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02 do soaring_price_and_mounting_demand_in_indian_gold_market_speak_of_a_paradox


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02 do soaring_price_and_mounting_demand_in_indian_gold_market_speak_of_a_paradox

  1. 1. Do Soaring Price and Mounting Demand in Indian ... Ref. No.: ME0006 Do Soaring Price and Mounting Demand in Indian Gold Market Speak of a Paradox? Demand for gold is a widespread observable fact across the world. However, the major demandfor gold comes from five countries, namely India, Italy, Turkey, US and China. Among these countries,which account for 55% of the total gold demand, India’s share alone comes to around 25%. Culturaland religious traditions involving wearing of jewellery play a major role in influencing Indian golddemand. Around 75% of the world demand for gold is jewellery-based and the rest 25% is investmentbased. Speaking about India’s fondness for gold, Lord John Maynard Keynes is alleged to haveremarked, “India’s gold consumption reflects the ‘ruinous love of a barbaric relic’.”1 In India, there is a huge mismatch between demand for and supply of gold. Hutti Gold MineCompany located in Karnataka is the only company in India, which produces gold by mining andprocessing the gold ore. It produces around 3 tonnes of gold per year. Another source of supply ofgold in India has been coming from recycled jewellery/scrap jewellery. In 2006, it was reported that,“Over the past five years, Indians have recycled an average of 105 tonnes of gold per annum.”2 Tomeet the bulk of the demand, India imports gold. India imports around “700 tonnes of gold a year”.3 In October 2008, demand for gold increased. While this increase in demand for gold was attributedto the falling gold price from $900 per oz. to $7124, some were of the view that it is because of thefestivity of Diwali5, which requires people to purchase gold ornaments without taking price situation1 Kannan R. and Dhal Sarat, “India’s demand for gold: some issues for economic development and macroeconomic policy”, http://, June 20082 Dempster Natalie, “The Role of Gold in India”,, September 2006, page 63 “India 2008–09 platinum consumption seen at 932 kg”,, June 20th 20084 “Gold Demand Trends Full year”,, February 2009, page 115 Diwali is an Indian festival, celebrated in the month of October or November and buying gold is considered auspicious on that dayThis case study was written by Hepsi Swarna, under the direction of Akshaya Kumar Jena, IBSCDC . It is intended to be used as the basis forclass discussion rather than to illustrate either effective or ineffective handling of a management situation. The case was written frompublished sources.© 2009, IBSCDC.No part of this publication may be copied, stored, transmitted, reproduced or distributed in any form or medium whatsoeverwithout the permission of the copyright owner. Background Reading: Chapter 3, “Basic Elements of Supply and Demand”, Economics (Paul A. Samuelson and William D. Nordhaus)1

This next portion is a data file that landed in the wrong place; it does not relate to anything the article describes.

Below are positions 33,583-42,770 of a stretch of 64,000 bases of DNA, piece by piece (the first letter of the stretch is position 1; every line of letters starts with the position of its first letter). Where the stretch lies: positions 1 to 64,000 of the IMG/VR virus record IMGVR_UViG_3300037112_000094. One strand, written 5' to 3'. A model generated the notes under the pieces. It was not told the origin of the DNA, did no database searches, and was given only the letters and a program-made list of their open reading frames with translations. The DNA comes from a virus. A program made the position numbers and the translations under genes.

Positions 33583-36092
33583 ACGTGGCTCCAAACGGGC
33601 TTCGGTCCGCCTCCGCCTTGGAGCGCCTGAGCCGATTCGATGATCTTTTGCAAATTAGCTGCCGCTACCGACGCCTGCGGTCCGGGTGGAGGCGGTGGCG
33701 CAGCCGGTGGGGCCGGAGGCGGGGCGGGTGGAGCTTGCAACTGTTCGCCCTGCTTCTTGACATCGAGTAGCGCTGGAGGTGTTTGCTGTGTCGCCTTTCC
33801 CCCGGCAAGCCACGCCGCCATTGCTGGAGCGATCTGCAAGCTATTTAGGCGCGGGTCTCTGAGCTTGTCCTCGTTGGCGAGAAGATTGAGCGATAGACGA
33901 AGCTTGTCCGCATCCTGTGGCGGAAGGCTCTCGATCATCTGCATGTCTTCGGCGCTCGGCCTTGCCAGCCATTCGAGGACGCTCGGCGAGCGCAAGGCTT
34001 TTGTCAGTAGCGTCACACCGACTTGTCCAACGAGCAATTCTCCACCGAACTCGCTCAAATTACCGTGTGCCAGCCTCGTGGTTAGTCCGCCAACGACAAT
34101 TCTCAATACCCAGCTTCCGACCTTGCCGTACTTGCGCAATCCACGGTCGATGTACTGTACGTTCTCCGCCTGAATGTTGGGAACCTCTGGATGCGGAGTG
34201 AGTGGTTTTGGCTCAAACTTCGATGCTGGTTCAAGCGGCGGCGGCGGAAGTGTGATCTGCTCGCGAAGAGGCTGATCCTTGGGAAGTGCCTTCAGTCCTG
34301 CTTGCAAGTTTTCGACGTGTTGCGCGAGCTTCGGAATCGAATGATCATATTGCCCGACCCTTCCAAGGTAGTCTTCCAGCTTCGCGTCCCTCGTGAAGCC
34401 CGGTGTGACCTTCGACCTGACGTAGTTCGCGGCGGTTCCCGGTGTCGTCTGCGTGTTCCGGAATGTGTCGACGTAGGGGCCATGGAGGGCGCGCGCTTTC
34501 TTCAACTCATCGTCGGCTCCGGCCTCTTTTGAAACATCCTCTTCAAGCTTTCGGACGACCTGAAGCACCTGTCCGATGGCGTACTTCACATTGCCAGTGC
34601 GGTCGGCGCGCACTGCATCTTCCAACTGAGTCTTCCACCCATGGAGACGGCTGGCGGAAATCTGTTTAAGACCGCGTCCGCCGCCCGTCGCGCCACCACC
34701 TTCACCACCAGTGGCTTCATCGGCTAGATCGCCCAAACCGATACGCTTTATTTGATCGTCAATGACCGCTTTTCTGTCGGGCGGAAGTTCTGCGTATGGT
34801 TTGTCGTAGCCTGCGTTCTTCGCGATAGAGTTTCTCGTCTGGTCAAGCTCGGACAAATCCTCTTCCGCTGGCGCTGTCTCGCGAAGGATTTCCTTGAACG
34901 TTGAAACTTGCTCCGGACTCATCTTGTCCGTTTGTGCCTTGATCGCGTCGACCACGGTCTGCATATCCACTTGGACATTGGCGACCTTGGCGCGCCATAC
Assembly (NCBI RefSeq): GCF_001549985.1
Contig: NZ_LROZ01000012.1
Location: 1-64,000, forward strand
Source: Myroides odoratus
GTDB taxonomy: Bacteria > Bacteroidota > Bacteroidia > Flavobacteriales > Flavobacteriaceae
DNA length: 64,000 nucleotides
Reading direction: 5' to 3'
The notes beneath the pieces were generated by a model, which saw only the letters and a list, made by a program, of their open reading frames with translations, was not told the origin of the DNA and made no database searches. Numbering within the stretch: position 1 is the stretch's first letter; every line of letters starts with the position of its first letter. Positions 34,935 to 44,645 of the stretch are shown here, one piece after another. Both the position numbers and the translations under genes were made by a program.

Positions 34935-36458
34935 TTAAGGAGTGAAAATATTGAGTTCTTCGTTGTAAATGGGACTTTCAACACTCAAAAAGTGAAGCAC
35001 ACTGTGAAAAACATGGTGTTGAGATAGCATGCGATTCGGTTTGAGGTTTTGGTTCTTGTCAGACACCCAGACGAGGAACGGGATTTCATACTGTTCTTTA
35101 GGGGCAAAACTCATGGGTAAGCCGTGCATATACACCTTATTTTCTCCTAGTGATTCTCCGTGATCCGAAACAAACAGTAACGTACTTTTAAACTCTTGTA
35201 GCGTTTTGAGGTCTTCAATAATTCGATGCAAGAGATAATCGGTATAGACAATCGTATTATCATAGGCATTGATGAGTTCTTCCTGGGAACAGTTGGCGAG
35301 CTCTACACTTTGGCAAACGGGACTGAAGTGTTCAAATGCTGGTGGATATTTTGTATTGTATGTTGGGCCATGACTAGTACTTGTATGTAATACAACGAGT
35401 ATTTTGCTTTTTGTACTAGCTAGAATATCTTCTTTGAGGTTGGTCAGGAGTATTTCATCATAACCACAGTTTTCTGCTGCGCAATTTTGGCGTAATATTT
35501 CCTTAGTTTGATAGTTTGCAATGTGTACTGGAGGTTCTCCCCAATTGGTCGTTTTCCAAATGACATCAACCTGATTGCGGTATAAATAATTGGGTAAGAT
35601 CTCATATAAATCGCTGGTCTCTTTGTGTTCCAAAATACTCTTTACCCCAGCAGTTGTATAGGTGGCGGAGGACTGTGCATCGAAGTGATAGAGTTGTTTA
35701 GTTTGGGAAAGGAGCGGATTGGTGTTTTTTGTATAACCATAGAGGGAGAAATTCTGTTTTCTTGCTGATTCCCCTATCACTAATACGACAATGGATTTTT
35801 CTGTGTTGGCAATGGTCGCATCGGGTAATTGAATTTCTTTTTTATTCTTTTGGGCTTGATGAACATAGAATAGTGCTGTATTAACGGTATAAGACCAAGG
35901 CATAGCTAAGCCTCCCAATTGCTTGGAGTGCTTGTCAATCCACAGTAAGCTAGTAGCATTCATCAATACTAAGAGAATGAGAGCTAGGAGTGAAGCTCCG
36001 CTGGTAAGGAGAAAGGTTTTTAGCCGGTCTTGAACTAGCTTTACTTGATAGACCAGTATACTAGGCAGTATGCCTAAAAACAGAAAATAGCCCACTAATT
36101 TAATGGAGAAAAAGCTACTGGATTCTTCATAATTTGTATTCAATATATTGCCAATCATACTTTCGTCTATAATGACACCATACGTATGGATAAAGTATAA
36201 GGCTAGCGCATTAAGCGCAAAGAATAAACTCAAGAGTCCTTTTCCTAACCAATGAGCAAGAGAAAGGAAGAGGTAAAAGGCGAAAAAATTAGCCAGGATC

2. 2. Do Soaring Price and Mounting Demand in Indian ...into account. However, the weakness of the latter argument was shown up by citing the instance of thesame Diwali festival of 2007 when the price registered a rise and surged above $800 per oz. mark andthe demand for gold jewellery decreased. The very high price is alleged to have dampened the demandfor gold, especially in the jewellery sector. Experts, however, pointed to real estate and the BombayStock Exchange as better investment havens for Indians in October 2007 to switch their funds to –away from gold bullion. However, back in 2005, as the gold prices went up demand also went up,making the analysts comment that the demand curve for gold in India is ‘inverted’.6 The higher the goldprice rises in rupee terms, the stronger becomes the conviction of Indians that gold is the best means ofpreserving and enhancing one’s wealth. This conviction started manifesting itself again towards the lastquarter of 2008 when the US-originated worldwide recession drove investors to park their funds in thesafe haven of gold, thus keeping the investment demand for gold high. But the jewellery demand forgold saw huge dip in India due to the price increase. India’s demand for gold is met through imports andrecent gold import figures highlight the demand destruction that has taken place. Imports of gold arereported to have fallen by 83% in December 2008 and by 91% in January 2009.7 India is reported tohave imported zero gold in February 2009; imports so far during March 2009 is also zero. The relationship between gold price and Indian gold demand seems to be negative during someyears and positive in some other years (Exhibit I). Exhibit I Indian Gold Demand (tonnes) and Price (INR) 900 25,000 800 20,000 700 600 15,000 500 400 10,000 300 200 5,000 100 1991 1992 1993 1994 1995 1996 1997 1998 1999 2000 2001 2002 2003 2004 2005 0 0 Tonnes LHS Price (INR) RHS Source: “The Role of Gold in India”,, September 2006, page 26 Hamilton Adam, “Global Gold Highs”,, October 14th 20057 Mehra Chand, “Is investing in gold risky?”, gold-risky.htm, March 16th 20092